volume 11, issue 2, P275-282 2007
DOI: 10.1007/s10071-007-0111-6
View full text
|
Sign up to set email alerts
|
Share

Abstract: Quantity discrimination is adaptive in a variety of ecological contexts and different taxa discriminate stimuli differing in numerousness, both in the wild and in laboratory settings. Quantity discrimination between object arrays has been suggested to be more demanding than between food arrays but, to our knowledge, the same paradigm has never been used to directly compare them. We investigated to what extent capuchin monkeys' relative numerousness judgments (RNJs) with food and token are alike. Tokens are inh…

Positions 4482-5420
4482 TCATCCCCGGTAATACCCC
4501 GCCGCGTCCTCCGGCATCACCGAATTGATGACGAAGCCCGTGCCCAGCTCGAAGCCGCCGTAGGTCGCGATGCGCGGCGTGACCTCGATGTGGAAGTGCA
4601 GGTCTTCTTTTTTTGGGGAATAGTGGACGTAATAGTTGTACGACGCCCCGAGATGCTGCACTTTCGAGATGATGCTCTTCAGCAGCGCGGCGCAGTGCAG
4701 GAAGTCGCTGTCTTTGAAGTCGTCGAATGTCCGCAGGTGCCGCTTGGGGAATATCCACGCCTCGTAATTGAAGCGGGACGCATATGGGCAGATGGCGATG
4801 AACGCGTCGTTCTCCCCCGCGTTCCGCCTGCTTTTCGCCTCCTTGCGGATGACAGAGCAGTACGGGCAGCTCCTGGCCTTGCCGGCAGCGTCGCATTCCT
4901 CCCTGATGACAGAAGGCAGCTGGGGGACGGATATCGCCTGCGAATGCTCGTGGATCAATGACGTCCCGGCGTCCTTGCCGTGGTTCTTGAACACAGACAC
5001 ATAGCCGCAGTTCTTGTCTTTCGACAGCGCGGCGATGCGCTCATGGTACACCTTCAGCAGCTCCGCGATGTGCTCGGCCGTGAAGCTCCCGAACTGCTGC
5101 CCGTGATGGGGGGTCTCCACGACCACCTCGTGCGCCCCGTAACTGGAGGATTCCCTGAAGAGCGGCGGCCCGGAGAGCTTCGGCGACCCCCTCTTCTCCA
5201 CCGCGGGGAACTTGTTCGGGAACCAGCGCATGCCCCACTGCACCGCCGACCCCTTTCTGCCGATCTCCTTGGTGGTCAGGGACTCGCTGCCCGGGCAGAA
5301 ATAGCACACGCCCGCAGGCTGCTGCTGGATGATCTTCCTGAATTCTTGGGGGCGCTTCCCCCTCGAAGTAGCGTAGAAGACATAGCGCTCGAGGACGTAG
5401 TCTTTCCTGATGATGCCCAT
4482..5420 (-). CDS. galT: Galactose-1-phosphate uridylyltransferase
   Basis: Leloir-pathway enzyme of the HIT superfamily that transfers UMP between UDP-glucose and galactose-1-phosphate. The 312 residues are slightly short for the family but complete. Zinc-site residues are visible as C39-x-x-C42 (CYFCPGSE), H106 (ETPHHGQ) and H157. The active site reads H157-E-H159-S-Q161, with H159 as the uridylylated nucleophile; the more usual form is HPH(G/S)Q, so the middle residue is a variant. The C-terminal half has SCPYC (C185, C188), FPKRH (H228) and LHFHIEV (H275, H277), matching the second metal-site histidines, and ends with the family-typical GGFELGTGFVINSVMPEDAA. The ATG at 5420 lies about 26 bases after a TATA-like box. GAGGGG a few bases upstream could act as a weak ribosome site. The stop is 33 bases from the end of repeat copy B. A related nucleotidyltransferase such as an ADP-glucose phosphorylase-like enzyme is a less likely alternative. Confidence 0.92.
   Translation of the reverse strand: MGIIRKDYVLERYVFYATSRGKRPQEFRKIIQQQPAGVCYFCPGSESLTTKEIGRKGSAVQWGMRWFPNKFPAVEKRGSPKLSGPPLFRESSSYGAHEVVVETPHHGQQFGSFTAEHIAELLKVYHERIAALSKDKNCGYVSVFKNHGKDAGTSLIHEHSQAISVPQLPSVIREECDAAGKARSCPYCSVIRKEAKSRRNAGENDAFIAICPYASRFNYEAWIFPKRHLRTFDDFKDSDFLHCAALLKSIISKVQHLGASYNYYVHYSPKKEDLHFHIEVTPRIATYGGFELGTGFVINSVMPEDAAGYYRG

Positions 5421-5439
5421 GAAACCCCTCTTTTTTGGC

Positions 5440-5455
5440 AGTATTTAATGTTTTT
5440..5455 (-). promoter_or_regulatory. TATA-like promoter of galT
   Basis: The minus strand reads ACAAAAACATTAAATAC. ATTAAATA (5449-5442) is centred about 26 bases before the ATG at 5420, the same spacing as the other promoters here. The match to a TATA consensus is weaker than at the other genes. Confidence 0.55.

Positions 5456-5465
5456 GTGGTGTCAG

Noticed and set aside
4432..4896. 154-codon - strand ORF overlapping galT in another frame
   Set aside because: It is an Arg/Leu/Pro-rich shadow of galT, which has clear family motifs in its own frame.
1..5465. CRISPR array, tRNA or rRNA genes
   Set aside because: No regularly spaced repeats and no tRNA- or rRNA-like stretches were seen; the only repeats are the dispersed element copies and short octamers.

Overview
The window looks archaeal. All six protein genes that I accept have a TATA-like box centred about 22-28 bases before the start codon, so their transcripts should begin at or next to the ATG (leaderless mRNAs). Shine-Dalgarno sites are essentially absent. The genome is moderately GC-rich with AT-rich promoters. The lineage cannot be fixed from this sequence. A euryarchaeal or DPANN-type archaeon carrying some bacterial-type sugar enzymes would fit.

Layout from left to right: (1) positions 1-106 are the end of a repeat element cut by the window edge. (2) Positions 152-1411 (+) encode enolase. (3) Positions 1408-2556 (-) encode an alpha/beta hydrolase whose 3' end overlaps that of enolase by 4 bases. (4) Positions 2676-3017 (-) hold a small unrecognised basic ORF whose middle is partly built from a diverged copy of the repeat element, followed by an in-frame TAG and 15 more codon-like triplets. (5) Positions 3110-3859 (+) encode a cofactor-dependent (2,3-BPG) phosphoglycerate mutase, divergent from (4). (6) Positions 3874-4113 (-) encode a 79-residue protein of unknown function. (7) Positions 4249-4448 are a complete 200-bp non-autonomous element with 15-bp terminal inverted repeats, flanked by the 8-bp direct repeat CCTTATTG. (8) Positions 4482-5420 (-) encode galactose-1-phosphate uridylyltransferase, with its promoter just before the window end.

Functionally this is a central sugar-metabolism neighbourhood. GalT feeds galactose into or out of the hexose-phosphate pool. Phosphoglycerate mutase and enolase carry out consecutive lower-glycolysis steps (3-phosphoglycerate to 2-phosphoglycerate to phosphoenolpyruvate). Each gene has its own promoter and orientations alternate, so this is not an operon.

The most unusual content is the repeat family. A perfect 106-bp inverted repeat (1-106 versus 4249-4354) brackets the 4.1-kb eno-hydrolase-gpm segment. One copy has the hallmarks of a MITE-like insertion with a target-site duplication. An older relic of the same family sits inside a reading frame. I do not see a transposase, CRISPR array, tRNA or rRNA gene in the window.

Expand abstract

Search citation statements

Order By: Relevance

Citation Types

10
65
0

Paper Sections

0
0
0
0
0

Publication Types

0
0
0
0

Relationship

0
0

Authors

Journals